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Name: People v. Vang
Case #: D054636
Court: CA Court of Appeal
District 4 DCA
Division: 1
Opinion Date: 06/07/2010
Subsequent History: Rev. granted (S184212)
Summary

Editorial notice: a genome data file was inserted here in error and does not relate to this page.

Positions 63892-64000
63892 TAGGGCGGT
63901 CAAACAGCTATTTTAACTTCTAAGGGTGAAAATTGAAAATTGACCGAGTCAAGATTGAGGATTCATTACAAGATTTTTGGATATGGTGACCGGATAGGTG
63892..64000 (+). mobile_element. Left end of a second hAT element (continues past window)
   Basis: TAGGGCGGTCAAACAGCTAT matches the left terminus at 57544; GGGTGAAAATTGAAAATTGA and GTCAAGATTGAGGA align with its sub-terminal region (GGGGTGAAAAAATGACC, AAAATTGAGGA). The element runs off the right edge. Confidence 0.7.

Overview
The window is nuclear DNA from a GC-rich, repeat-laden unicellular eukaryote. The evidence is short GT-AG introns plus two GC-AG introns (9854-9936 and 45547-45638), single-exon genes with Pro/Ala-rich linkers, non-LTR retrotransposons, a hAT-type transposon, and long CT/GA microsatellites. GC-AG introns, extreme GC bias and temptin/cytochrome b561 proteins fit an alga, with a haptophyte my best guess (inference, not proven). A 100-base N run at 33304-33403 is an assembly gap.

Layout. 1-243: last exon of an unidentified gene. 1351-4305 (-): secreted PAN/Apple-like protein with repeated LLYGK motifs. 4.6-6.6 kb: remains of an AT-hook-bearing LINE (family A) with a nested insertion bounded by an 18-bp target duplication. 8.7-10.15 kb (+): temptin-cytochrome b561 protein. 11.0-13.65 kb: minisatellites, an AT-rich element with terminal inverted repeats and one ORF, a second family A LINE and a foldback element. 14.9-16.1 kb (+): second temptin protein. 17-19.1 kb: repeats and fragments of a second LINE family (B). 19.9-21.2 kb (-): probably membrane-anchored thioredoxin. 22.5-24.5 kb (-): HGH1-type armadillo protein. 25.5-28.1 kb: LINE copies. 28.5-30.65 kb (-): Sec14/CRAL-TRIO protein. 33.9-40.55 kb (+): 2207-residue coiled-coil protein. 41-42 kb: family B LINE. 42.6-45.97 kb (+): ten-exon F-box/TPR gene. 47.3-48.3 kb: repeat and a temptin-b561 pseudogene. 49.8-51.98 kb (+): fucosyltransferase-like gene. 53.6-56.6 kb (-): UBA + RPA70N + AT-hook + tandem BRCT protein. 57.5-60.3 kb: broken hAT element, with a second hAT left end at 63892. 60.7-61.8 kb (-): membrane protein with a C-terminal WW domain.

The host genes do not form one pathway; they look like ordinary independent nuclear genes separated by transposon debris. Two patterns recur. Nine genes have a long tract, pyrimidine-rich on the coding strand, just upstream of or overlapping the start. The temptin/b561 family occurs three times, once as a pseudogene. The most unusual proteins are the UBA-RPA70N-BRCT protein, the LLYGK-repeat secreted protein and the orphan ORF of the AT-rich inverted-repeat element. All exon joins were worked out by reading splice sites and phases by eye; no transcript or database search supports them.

Hypothetical questions of an expert on the accused’s intent and knowledge in committing the underlying assault exceeded the bounds of discretion and resulted in mere speculation on ultimate issues to be decided by the jury. Rules usually allow hypothetical questions of experts on ultimate issues. However, expert testimony on knowledge and intent, based on thinly veiled hypothetical questions, amounts to no more than an expression by the expert as to how the case should be decided. (Accord People v. Killebrew (2002) 103 Cal.App.4th 644, 647, 651.) The questions in this case placed the trial testimony in the context of changing the parties names to young baby gangster, three baby gangsters, and one O.G. (Original Gangster). This crossed a fine line, but was harmless beyond a reasonable doubt based on the remainder of the evidence. There was no abuse of discretion in denying a motion to bifurcate the trial on the gang enhancement. The trial court carefully questioned the prosecutor about the evidence that would be introduced on the predicate offenses. Even without the gang enhancement allegations, it was likely that gang evidence would have been admitted to show motive, such that there would be little time saved by bifurcation. The trial court appropriately considered the factors on bifurcation outlined in People v. Hernandez (2004) 33 Cal.4th 1040, 1049-1050. Exclusion of the victim’s prior methamphetamine drug use was not incorrect. The trial court found that prior drug usage would be irrelevant unless there was a basis to believe that there were drugs in victim’s system on the evening he was attacked and beaten. The defense never proffered new evidence about the victim’s drug use on the night of the attack. It was not a due process violation to exclude a defense video of the crime scene taken at night and allow introduction of photos taken in the daytime of the same location. The crime was committed at night and the defense sought introduction of the video to demonstrate how little the officer could have observed in the lighting. The officer testified the video was too dark and out of focus such that it did not accurately depict what he saw that night. Exclusion under Evidence Code section 352 was because the video was fundamentally misleading. There was an in limine hearing at which the court found the film did not faithfully depict what a human being would see. There was also no objection to the daylight photos introduced by the prosecution as being misleading. Simple injuries were sufficient to support a conviction for assault with force likely to produce great bodily injury and there was no error in light of the jury’s request for clarification of great bodily injury to refer them to the everyday meaning of the term as set forth in the full and complete instructions. The victim was beaten by three or four men such that he was slipping in and out of consciousness when help arrived and photos from the hospital revealed cuts and bruises on his head and face. CALCRIM No. 875 on the element of force likely to produce great bodily injury described great bodily injury as significant or substantial physical injury which is greater than minor or moderate harm. The jury asked if there could be further clarification on great bodily injury. Defense counsel agreed to the trial court’s response. The term at issue has been used in the law of California for over a century without further definition, and courts have consistently held it is not a technical term that requires further elaboration. A challenge to a probation condition precluding the possession of any cell phone or paging device except in the course of lawful employment was resolved by agreement to modify the condition to limit the use of such devices “to communicate with any known gang member.”